Letters

Letters: Let’s get fracking

30 July 2022

9:00 AM

30 July 2022

9:00 AM

Get fracking

Sir: All credit to The Spectator for grabbing the cancelled Tory leadership debate slot (‘The final three’, 23 July) and for quizzing the contenders on the massive cost of net zero. Rishi Sunak’s response was particularly disappointing. Here is a man who has financial acumen and who has spent his entire cabinet career in the Treasury. Yet he would have us believe that the offshore wind industry, whose biggest costs are incurred in erecting huge structures of steel, iron, plastic/resin and concrete, has somehow contrived to cut those costs by nearly three-quarters over a decade. Unfortunately strike prices around £40/MWh which have been obtained for some recent offshore wind projects are not a binding commitment on the successful bidders to deliver energy at that price. If Sunak does believe that offshore wind-turbine costs have been transformed, it raises the question of why, as chancellor, he did nothing to reduce the subsidies the industry extracts from consumers.

Liz Truss appears a little more willing to challenge the powerful renewables lobby. However there is still no sign that she is prepared to see wealthy green Tories run into the arms of the Lib Dems in exchange for earning the gratitude of the 84 per cent of Red Wall voters who are not prepared to pay more than £1,000 for a heat pump. Reducing obscenely high energy costs promises to be the biggest challenge for the new prime minister. It would be reassuring if Truss could start by apologising for the past two decades, during which our senior politicians prioritised grandstanding on climate change over our country’s energy security. She should then slam the brakes on net zero, commission an independent review of that policy’s genuine costs and benefits, and get fracking.

Richard North

Hayling Island, Hants

Transferable vote

Sir: Given that MPs have made such a hash of providing a choice of leader that reflects their Conservative constituents’ desire for a change in the guard, is there anything to stop Tory members from spoiling their ballots and writing ‘Kemi’ or ‘Penny’ on them?

Charlotte Black

Guildford

Leading the way

Sir: Thank you for Paul Collier’s interesting and surprisingly wide-ranging article (‘Prime example’, 23 July) on lessons we could learn from Singapore. Sir Paul successfully defines the pressing leadership needs of the present. A return to personal morality, self-sacrifice and instilling common purpose as the guiding principles of our political class – these are surely ingredients on which we can all agree.

Richard List


Aylesbury, Bucks

Stamping ground

Sir: Like Melanie McDonagh (Notes on letterheads, 16 July) my daughter, while head of a literature and creative writing programme at an international school, experienced the younger generation’s bewilderment around handwritten correspondence. Trying to civilise a class of competitive sports students, she had them exchanging newsy postcards with selected elderly persons in the community outside. At first they were completely puzzled by the whole process, and thought the small rectangular outline of a stamp at the top right-hand corner was intended for a photograph of themselves.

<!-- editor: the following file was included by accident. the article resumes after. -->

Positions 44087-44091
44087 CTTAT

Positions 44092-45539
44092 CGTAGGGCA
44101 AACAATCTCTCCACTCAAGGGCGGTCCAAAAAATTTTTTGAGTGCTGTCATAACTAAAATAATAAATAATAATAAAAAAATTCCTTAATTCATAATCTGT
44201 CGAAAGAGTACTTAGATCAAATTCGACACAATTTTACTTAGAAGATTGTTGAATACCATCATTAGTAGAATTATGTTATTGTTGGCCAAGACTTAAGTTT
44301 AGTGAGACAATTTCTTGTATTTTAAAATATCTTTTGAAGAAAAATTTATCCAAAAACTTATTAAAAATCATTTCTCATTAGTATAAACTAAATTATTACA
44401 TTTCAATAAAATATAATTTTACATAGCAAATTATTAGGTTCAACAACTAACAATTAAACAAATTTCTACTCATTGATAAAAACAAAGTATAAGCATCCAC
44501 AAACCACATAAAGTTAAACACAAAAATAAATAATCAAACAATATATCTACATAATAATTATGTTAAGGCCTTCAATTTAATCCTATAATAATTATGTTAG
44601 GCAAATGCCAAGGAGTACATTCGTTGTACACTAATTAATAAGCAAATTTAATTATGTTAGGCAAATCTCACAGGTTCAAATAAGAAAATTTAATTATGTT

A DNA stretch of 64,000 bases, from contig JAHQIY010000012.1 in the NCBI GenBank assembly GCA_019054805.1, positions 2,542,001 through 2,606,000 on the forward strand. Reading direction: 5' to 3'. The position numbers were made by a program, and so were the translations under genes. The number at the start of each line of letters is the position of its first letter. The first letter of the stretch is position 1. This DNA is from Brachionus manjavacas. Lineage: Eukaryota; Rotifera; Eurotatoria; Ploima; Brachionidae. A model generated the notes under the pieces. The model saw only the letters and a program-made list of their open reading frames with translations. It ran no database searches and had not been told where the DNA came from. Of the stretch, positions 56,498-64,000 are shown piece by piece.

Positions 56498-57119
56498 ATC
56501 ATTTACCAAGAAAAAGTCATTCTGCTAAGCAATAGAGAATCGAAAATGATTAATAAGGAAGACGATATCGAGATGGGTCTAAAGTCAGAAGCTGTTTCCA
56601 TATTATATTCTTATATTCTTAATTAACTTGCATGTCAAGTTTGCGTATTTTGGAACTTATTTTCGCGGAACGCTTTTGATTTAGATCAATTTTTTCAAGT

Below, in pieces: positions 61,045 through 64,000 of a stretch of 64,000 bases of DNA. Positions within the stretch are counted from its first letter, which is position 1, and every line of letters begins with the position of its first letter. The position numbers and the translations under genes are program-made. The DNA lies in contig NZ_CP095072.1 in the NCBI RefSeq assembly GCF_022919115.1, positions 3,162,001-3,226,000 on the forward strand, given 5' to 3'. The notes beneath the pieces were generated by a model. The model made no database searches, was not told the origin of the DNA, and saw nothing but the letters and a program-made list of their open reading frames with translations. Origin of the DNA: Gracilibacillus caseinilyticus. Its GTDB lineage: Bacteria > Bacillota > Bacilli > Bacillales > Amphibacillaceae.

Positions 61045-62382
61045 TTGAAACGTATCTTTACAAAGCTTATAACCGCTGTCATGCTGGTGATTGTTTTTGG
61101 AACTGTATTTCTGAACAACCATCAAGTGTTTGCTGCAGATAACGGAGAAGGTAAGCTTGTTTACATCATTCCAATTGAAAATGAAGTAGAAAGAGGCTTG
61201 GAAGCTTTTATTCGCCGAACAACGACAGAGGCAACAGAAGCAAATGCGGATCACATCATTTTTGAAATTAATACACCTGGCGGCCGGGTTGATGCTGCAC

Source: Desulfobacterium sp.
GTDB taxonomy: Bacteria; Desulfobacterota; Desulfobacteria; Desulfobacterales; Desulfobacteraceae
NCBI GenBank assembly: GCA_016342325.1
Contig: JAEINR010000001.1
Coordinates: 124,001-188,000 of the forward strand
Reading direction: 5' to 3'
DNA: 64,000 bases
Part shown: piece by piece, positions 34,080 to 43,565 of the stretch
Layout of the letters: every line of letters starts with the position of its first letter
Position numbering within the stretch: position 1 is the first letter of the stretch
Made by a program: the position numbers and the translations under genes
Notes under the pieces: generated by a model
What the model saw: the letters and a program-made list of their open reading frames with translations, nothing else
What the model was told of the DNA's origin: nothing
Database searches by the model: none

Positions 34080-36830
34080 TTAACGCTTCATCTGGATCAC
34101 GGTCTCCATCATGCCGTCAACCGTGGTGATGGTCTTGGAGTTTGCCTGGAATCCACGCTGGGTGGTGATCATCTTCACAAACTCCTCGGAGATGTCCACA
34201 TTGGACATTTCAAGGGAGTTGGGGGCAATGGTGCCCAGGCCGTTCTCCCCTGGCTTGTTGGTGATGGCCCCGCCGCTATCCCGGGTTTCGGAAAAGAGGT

Lindsey Sandilands

Bude, Cornwall

Hot topic

Sir: In an otherwise sensible editorial (‘Reckless caution’, 23 July), you say: ‘No one seriously questions climate change, nor the idea human activity plays a role.’ Can I respectfully refer you to the evidence submitted by Professors Happer and Lindzen to the SEC in respect of their proposals on climate-change reporting? In it they concisely set out the arguments for why there is no reliable scientific evidence to justify what might be called the anthropogenic climate change ‘consensus’.

Mark Tyndall

Dunbar, East Lothian

The wolf of Badenoch

Sir: When Kemi Badenoch was first elected as an MP her surname rang a bell. Her husband’s Diary (23 July) prompts me to write. When I was young I took an interest in railway engines. One of Sir Nigel Gresley’s streamlined locomotives was named ‘Wolf of Badenoch’. The emergence of personal computers since that time has enabled me to discover that it was named after Alexander Stewart, Earl of Buchan, called the ‘Wolf of Badenoch’, who was the third surviving son of King Robert II of Scotland.

J. Alan Smith

Epping, Essex

Made in Scotland

Sir: May I respectfully suggest to Hamish Badenoch that there is a third pronunciation of the word ‘Badenoch’? The natives of the district of that name in the Highlands of Scotland call it ‘Bade-noch’ (‘bade’ to rhyme with ‘made’). The family’s preferred pronunciation of their name is, of course, the one to be used. The name translates from the Gaelic as ‘the drowned land’.

Rosemarie Bromley

Cheltenham

Sharp practice

Sir: Susan Hill (‘Best medicine’, 16 July) brought to mind an incident when I was a child in the 1950s. I had a boil on the inside of my right knee. My father, a chemist, said with some glee, ‘I’ll sort that out!’ and lanced it with a cut-throat razor. I passed out; my mother didn’t speak to him for a week. The scar is still a visual aid to my retelling of the tale to all who will listen.

Peter Ashley

Slawston, Leicestershire

Write to us letters@spectator.co.uk

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